Budapest: Where Luxurious Shopping and Ancient Monuments Make Common Front
But the Jews have proven to be irrepressible. Despite the oppression they faced, the Jewish Quarters in Hungary is home to Great Synagogue in Dohany Street, the largest synagogue in Europe. It is still in use today and also houses the Hungarian Jewish Museum and a beautiful silver weeping willow installation where each leaf bears the name of a Jew who died during the Holocaust, as well as non-Jews who helped to save them.
Move on from the Jewish Quarters to the main city centre of Vörösmarty Square, which is located just in front of St Stephen’s Basilica. It is named after the first king of Hungary, King Stephen I, who established Hungary as a nation and introduced Roman Catholicism to the country. The role of religion plays an important role to Hungary. If standing on the Buda side of the Danube and looking over to Pest, you’ll find that St Stephens Basilica and the Hungarian Parliament Building are the tallest buildings in the city. Both stand at a height of 96 metres and signify the nation’s stance that worldly and spiritual thinking should have the same importance.
King Stephen I was and is still revered by the people of Hungary for his contributions to the country and the establishment of Hungary as a Christian state. It comes as no surprise then that he is one of many other monarchs to be commemorated at Heroes Square situated at the end of Andrássy Street. Central to Heroes Square is the Millennium Monument, where there is a large stone cenotaph dedicated “to the memory of the heroes who gave their lives for the freedom of our people and our national independence”. King Stephen I’s effigy stands as the first statue on the left colonnade. The four statues above the heroes represent the virtues Hungary was founded on, and the stages of life of all mankind: Labour & Wealth, War & Peace (separated into two statues), and Knowledge & Glory. In the middle stands Archangel Gabriel who holds the Hungarian Holy Crown and apostolic double cross in his hands, again, as a reminder of the importance of the role of the church in Hungary’s history.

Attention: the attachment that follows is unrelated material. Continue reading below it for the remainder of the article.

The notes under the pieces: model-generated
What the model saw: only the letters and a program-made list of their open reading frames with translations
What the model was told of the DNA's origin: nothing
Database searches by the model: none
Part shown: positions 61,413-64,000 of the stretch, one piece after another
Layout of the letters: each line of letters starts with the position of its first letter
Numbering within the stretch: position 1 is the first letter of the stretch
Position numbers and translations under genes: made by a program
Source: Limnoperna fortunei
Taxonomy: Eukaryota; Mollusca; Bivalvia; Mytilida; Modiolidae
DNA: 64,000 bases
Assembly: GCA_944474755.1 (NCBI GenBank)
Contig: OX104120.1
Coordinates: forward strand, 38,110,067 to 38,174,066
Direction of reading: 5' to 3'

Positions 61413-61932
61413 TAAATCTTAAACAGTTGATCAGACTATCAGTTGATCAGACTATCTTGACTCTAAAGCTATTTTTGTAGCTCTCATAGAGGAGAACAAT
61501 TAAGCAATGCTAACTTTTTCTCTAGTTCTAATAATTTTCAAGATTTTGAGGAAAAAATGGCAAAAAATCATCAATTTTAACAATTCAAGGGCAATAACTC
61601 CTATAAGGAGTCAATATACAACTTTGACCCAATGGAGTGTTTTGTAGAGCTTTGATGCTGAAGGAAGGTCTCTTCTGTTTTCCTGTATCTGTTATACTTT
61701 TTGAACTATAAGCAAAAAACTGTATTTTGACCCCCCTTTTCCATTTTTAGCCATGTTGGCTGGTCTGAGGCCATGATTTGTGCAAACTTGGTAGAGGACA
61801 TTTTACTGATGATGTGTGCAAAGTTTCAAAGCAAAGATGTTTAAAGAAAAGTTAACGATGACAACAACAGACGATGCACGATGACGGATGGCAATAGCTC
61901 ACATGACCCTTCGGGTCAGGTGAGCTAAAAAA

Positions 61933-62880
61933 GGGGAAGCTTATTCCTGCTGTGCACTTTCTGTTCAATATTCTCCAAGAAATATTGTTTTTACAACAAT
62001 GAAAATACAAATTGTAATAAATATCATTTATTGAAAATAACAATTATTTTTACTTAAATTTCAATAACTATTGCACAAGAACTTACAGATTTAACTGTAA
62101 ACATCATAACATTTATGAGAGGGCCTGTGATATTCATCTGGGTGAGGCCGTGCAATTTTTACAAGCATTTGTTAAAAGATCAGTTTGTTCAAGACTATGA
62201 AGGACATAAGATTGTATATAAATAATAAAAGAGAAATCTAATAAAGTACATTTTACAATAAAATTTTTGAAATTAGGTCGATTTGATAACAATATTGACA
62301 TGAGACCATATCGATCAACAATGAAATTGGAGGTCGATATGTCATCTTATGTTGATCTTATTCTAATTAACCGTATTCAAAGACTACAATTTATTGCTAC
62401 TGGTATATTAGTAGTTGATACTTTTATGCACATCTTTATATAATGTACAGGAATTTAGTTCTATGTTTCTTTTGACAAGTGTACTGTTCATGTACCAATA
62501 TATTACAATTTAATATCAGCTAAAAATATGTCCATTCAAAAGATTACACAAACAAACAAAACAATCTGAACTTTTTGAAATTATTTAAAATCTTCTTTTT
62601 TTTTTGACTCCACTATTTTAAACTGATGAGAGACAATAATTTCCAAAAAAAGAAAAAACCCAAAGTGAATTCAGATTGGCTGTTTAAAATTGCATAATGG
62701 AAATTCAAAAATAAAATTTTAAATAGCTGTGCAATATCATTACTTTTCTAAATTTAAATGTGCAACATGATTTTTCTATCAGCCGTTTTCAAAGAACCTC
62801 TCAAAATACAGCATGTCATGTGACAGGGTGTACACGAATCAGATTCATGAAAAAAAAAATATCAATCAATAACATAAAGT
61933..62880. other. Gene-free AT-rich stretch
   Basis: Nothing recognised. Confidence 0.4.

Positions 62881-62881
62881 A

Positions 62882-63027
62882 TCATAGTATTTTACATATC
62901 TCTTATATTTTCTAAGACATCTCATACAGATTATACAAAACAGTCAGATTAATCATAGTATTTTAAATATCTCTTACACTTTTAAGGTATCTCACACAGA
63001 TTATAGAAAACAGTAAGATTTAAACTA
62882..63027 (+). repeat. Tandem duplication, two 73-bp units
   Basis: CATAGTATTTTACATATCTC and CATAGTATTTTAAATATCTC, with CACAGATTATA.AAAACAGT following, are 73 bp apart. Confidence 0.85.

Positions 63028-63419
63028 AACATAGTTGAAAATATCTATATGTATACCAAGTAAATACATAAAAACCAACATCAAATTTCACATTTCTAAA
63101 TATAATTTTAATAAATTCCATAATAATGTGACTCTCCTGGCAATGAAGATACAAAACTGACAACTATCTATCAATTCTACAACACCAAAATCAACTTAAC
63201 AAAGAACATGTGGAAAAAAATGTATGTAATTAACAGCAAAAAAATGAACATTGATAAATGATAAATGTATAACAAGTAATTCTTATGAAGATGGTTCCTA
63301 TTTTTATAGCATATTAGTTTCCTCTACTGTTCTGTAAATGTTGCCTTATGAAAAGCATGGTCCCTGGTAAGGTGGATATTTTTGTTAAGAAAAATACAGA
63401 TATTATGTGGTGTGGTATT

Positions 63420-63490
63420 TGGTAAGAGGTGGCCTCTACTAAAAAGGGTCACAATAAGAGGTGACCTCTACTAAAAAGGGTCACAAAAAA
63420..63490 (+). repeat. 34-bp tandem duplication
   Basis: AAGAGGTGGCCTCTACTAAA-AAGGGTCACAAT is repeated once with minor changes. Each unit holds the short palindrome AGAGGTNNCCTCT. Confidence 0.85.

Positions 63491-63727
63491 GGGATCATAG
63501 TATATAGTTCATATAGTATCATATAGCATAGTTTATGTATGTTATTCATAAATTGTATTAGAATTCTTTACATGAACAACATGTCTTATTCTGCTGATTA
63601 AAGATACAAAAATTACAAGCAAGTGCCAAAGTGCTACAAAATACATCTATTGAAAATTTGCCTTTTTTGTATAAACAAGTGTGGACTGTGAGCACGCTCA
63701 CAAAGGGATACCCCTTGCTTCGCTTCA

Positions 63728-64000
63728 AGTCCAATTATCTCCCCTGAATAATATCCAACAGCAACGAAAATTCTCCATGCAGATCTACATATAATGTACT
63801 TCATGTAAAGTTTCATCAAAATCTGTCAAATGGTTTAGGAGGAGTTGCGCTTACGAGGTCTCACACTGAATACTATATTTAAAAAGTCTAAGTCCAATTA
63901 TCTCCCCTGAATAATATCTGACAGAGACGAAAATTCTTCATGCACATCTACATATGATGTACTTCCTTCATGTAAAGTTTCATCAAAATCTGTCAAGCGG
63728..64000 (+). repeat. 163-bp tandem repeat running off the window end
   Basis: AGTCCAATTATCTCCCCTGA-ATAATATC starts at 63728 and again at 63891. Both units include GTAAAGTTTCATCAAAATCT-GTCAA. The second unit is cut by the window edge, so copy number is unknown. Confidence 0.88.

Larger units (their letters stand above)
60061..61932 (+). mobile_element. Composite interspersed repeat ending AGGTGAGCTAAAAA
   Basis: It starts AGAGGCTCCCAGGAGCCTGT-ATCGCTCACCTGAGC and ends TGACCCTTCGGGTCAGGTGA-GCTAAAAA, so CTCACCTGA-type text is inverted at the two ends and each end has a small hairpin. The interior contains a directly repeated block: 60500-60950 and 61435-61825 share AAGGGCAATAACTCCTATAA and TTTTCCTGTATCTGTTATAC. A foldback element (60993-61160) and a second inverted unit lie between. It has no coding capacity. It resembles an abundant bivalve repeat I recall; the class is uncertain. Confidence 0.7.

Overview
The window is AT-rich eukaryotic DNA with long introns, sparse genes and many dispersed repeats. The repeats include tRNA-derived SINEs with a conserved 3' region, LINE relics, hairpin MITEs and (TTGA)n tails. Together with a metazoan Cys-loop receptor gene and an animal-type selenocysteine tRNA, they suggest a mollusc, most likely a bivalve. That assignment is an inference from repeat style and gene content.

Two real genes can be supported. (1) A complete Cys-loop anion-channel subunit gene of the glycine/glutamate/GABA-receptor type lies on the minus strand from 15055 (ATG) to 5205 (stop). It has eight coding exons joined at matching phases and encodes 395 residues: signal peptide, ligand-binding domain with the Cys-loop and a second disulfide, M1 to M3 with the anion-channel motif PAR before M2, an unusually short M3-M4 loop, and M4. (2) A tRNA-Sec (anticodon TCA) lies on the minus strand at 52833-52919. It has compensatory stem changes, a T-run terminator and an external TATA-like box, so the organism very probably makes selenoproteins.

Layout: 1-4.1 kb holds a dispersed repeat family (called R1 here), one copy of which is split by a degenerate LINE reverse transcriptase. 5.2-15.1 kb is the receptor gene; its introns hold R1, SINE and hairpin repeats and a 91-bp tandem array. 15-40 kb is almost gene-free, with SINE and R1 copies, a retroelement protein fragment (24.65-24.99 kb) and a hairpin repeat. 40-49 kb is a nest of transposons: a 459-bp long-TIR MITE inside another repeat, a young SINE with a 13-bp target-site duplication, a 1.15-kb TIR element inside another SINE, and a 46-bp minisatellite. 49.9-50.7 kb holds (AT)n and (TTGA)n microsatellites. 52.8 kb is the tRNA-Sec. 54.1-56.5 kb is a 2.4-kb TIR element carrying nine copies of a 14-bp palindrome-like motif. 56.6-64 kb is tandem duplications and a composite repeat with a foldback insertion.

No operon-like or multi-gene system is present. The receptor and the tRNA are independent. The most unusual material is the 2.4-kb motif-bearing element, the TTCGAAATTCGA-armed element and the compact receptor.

Cross over from Pest to Buda via the Széchenyi Chain Bridge, the first permanent bridge that linked the two cities together. While crossing the bridge, look out for the Buda Castle, which wouldn’t be hard to miss. The regal castle is a ginormous building complex that was the palace of Hungarian kings in Budapest and is now home to the Hungarian National Gallery, Budapest History Museum and the National Library. Make it a point to visit the basement of the castle, where the original walls of the castle have been preserved behind glass for viewing. Walk around the castle to enjoy a stroll in the surrounding gardens and for an uninterrupted view of Pest.